Letters

Letters 07-25-2016

Remember Bush-Cheney Does anyone remember George W. Bush and Dick Cheney? They were president and vice president a mere eight years ago. Does anyone out there remember the way things were at the end of their duo? It was terrible...

Mass Shootings And Gun Control The largest mass shooting in U.S. history occurred December 29,1890, when 297 Sioux Indians at Wounded Knee in South Dakota were murdered by federal agents and members of the 7th Cavalry who had come to confiscate their firearms “for their own safety and protection.” The slaughter began after the majority of the Sioux had peacefully turned in their firearms...

Families Need Representation When one party dominates the Michigan administration and legislature, half of Michigan families are not represented on the important issues that face our state. When a policy affects the non-voting K-12 students, they too are left out, especially when it comes to graduation requirements...

Raise The Minimum Wage I wanted to offer a different perspective on the issue of raising the minimum wage. The argument that raising the minimum wage will result in job loss is a bogus scare tactic. The need for labor will not change, just the cost of it, which will be passed on to the consumer, as it always has...

Make Cherryland Respect Renewable Cherryland Electric is about to change their net metering policy. In a nutshell, they want to buy the electricity from those of us who produce clean renewable electric at a rate far below the rate they buy electricity from other sources. They believe very few people have an interest in renewable energy...

Settled Science Climate change science is based on the accumulated evidence gained from studying the greenhouse effect for 200 years. The greenhouse effect keeps our planet 50 degrees warmer due to heat-trapping gases in our atmosphere. Basic principles of physics and chemistry dictate that Earth will warm as concentrations of greenhouse gases increase...

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Features

 
Saturday, April 30, 2016

Tribute to Moms on Mother’s Day

Features Felicia Topp They play many roles in children’s lives, from cook to chauffeur to dispenser of endless advice. And ultimately, they are the women who will have the biggest influence on our lives. In tribute to moms everywhere, we asked area residents and community leaders to share their stories and recollections of their own moms.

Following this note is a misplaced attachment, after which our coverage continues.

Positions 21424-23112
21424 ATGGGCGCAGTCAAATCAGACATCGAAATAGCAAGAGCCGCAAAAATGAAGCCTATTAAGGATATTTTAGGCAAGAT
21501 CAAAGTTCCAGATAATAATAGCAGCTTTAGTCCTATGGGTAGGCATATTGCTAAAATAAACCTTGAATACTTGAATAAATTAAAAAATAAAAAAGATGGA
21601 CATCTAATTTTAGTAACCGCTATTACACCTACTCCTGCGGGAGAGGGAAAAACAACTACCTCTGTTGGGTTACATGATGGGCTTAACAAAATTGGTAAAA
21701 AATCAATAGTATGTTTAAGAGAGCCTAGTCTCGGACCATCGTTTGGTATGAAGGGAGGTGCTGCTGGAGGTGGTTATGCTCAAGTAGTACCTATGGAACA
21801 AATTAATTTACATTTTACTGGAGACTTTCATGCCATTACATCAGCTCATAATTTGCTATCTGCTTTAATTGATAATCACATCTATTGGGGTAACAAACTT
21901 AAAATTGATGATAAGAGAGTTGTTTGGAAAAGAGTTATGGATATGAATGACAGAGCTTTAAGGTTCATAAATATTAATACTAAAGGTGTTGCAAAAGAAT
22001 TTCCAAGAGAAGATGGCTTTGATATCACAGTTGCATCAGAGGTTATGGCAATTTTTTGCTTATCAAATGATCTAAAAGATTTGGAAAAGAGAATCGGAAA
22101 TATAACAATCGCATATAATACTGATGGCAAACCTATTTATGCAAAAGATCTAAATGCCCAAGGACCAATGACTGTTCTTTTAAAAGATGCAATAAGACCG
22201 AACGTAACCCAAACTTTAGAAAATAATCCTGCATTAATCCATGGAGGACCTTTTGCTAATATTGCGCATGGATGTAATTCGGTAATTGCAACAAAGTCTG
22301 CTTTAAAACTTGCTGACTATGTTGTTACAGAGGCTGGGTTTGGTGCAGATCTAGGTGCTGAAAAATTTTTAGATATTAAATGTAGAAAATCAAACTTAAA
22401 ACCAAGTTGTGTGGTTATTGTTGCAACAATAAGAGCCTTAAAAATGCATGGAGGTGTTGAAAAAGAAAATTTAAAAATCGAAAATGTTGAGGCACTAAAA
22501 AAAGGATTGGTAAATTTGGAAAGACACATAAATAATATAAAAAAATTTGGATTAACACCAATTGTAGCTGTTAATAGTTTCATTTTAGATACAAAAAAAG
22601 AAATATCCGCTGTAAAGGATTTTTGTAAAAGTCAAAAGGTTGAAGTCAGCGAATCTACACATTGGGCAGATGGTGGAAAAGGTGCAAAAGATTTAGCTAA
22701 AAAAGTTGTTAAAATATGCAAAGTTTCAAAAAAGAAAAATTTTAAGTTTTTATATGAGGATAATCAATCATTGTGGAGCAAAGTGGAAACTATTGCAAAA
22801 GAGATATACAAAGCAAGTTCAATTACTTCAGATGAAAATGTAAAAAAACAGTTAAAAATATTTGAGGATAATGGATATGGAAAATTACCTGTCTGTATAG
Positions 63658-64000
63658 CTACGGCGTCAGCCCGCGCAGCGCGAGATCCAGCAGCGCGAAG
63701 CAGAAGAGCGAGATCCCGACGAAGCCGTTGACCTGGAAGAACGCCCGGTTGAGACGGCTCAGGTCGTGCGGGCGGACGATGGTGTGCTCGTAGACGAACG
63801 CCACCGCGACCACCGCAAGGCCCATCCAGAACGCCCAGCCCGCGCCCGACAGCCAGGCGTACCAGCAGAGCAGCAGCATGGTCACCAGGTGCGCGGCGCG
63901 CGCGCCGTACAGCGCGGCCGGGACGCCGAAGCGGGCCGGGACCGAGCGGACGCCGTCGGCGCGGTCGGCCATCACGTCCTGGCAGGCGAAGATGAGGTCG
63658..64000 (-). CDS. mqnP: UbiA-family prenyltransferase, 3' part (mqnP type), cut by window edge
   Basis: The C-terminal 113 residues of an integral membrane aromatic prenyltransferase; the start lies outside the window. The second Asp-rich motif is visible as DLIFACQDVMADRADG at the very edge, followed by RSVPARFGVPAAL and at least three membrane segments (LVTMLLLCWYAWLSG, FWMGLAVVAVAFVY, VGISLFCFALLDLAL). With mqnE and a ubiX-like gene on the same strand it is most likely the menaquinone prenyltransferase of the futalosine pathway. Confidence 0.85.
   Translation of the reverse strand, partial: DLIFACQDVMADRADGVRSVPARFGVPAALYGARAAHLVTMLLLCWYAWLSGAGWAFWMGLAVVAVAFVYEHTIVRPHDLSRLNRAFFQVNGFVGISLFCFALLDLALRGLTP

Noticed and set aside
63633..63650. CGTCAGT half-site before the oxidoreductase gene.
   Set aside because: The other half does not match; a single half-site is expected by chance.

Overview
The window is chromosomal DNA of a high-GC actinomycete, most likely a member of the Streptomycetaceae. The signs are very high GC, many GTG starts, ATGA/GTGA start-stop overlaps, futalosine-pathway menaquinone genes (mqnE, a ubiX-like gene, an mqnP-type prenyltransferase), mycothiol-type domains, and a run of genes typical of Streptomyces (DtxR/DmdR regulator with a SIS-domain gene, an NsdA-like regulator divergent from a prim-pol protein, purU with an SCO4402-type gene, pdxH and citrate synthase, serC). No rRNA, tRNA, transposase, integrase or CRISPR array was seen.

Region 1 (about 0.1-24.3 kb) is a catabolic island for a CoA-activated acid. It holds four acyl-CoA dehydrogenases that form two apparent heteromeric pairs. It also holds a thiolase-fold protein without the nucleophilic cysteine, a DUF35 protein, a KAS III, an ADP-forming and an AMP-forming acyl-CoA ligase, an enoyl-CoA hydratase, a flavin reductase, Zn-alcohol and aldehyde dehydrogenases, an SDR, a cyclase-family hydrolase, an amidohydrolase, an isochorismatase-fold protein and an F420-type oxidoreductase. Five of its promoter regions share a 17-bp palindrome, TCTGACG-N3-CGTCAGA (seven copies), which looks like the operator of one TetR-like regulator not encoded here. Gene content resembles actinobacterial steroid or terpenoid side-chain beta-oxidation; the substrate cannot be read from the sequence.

Saturday, April 30, 2016

Conscious Style from Yana Dee

Features Kristi Kates From the Keweenaw Peninsula in the U.P. to Traverse City, Yana Dee has made quite a journey to become a successful fashion designer. Even though she’s built a strong local following, this is one fashionista who won’t be pinned down.
 
Saturday, April 30, 2016

Step On It!

Features Kristi Kates Laced high up the calf with that distinctive criss-cross, gladiator sandals are back in vogue this season, whether you prefer them plain or jazzed up with details worthy of a night on the town.
 
Saturday, April 30, 2016

“Danish Girl”

Author David Ebershoff Visits National Writers Series

Features Clark Miller A masterful study of conflicted sexual identity and the many forms love can take, “The Danish Girl” explores the lives of Danish landscape painter Einar Wegener (1882–1931) and his wife, the artist Gerda Gottlieb (1886–1940). The novel also served as the basis for the award-winning feature film by the same name.
 
Saturday, April 30, 2016

Help Wanted

Features Patrick Sullivan PHOTODETECTOR MAKERS WANTED A few years ago, Traverse City’s Electro- Optics Technology, Inc. needed people to make things like photodetectors, optical isolators, fiber collimators and other laser technology you’ve never heard of. It appeared it would take a type of worker that didn’t exist in northern Michigan.